The percentage of US households with a television that relies exclusively on an antenna for television programming reception (6%) is about to be eclipsed for the first time ever by the percentage of households relying only on the Internet for TV programming (5%).
According to a new study from the Consumer Electronics Association (CEA), The Market for US Household Television Services, data show that since 2005 there is a continuous decline in the percentage of US TV households relying only on antennas for programming.
“We are at a pivotal point in consumer behavior, as fewer and fewer American homes are now using only antennas to watch their favorite television programs, and more and more households turn to the Internet as a source of TV content,” said Gary Shapiro, president and CEO, CEA.
“In 1986, more than half of American homes with a TV relied solely on free, over-the-air broadcasting. But our study reveals that just 6% of US TV households now watch TV programming exclusively through an over-the-air signal. This continues a nine-year, downward trend that shows antenna-only viewership remains at all-time lows and an upward trend of consumers watching video programming when and where they choose.”
Despite phenomenal growth in tablet and smartphone penetration rates, televisions are still the most widely used viewing devices according to the study. TVs have the highest household penetration of any viewing devices (97%) and strongest video content viewership (93%), especially now that Internet-enabled televisions have reached mainstream consumers.
“The television remains the most commonly owned video viewing device and our primary means of watching video content,” said Brian Markwalter, SVP, research and standards, CEA.
“But significantly more households that use televisions to watch TV programming are now also turning to alternative video devices at home. The explosive growth of Internet programming means consumers now have better options to watch video content on different types of screens they may own.”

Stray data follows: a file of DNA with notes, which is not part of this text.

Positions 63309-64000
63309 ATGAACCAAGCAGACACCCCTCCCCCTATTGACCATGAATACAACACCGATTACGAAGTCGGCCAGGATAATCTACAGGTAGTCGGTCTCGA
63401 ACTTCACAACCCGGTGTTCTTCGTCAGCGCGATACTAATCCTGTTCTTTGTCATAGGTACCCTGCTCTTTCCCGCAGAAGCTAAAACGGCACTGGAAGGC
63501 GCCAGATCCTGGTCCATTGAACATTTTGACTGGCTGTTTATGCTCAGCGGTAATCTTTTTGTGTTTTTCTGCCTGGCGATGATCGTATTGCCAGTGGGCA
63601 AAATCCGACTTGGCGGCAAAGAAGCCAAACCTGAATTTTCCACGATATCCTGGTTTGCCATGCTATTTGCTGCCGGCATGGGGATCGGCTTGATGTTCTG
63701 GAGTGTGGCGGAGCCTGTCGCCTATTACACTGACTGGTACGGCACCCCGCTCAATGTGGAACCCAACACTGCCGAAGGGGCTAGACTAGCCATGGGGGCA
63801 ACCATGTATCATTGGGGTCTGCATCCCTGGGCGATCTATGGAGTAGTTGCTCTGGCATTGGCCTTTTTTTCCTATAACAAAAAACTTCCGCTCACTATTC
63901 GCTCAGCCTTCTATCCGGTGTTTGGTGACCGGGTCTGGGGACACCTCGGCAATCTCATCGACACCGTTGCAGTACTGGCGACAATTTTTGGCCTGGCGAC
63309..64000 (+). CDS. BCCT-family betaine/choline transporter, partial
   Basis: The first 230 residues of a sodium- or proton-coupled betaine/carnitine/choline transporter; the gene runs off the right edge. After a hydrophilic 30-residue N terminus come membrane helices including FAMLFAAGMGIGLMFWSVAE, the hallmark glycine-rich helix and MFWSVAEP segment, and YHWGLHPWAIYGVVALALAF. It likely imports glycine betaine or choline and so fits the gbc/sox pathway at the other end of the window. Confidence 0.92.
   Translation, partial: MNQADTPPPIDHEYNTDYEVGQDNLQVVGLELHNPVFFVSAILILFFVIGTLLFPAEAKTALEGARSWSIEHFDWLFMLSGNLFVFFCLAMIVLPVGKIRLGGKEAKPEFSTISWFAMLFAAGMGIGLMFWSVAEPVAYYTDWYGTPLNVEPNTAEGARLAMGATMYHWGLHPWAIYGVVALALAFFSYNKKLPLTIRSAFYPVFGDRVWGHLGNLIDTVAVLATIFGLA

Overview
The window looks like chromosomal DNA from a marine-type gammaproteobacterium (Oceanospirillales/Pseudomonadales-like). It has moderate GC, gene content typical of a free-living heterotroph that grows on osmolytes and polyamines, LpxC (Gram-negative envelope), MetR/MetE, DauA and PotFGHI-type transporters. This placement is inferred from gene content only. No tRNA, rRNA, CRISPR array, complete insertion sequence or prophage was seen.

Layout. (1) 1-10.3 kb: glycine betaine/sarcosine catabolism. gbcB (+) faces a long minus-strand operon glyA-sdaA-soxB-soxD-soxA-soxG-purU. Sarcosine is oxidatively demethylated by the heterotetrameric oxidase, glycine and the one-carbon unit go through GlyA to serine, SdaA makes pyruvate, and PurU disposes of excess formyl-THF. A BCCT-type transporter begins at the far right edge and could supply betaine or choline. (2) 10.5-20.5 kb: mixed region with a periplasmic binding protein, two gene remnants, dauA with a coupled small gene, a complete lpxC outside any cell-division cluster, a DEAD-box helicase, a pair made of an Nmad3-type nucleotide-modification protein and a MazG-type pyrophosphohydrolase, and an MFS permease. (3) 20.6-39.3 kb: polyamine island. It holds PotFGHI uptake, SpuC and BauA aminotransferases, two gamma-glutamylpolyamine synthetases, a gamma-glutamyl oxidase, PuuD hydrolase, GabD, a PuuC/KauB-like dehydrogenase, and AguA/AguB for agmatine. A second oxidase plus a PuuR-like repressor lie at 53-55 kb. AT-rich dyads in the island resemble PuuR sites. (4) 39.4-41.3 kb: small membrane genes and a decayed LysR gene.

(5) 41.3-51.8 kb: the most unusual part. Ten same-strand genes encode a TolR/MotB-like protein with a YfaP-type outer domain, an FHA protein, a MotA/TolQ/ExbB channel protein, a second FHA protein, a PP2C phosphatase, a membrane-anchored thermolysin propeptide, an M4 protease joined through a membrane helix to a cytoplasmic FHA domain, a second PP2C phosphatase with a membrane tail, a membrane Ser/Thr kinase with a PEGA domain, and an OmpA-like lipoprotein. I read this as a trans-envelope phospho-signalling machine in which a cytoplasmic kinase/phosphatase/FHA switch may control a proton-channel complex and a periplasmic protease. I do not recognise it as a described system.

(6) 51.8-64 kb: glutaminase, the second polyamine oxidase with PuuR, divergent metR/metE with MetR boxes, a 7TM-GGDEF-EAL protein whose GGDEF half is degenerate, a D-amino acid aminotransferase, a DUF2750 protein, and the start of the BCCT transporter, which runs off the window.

According to the study, viewership of video programming on connected devices continues to grow. Nearly half of TV user households watched video on either a portable computer or smartphone in the last year, and more than a third watched on either a tablet or desktop computer. Specifically:
· 46% of US TV user households watched video on either a laptop, notebook or netbook (up from 38 percent in 2013)
· 43% watched video on a smartphone (up from 33 percent in 2013)
· 35% watched video on a tablet (up from 26 percent in 2013)
· 34% watched video on a desktop computer (up from 30 percent in 2013)
Additionally, the study shows the percentage of US TV households consuming at least some TV programming via the Internet has nearly doubled. Almost half of US TV households (45%) received at least some television programming from the Internet in the last year, a 17 point increase from the previous year (28%).
“In the next year, we expect the number of US households relying exclusively on the Internet for TV programming to equal or surpass the total of those relying only on antennas,” said Shapiro.
“As consumers continue to turn to other devices and services for TV programming – devices that need wireless spectrum to deliver the content we want anytime, anywhere – it’s clear that the free, public spectrum given to broadcasters could be put to much better use.”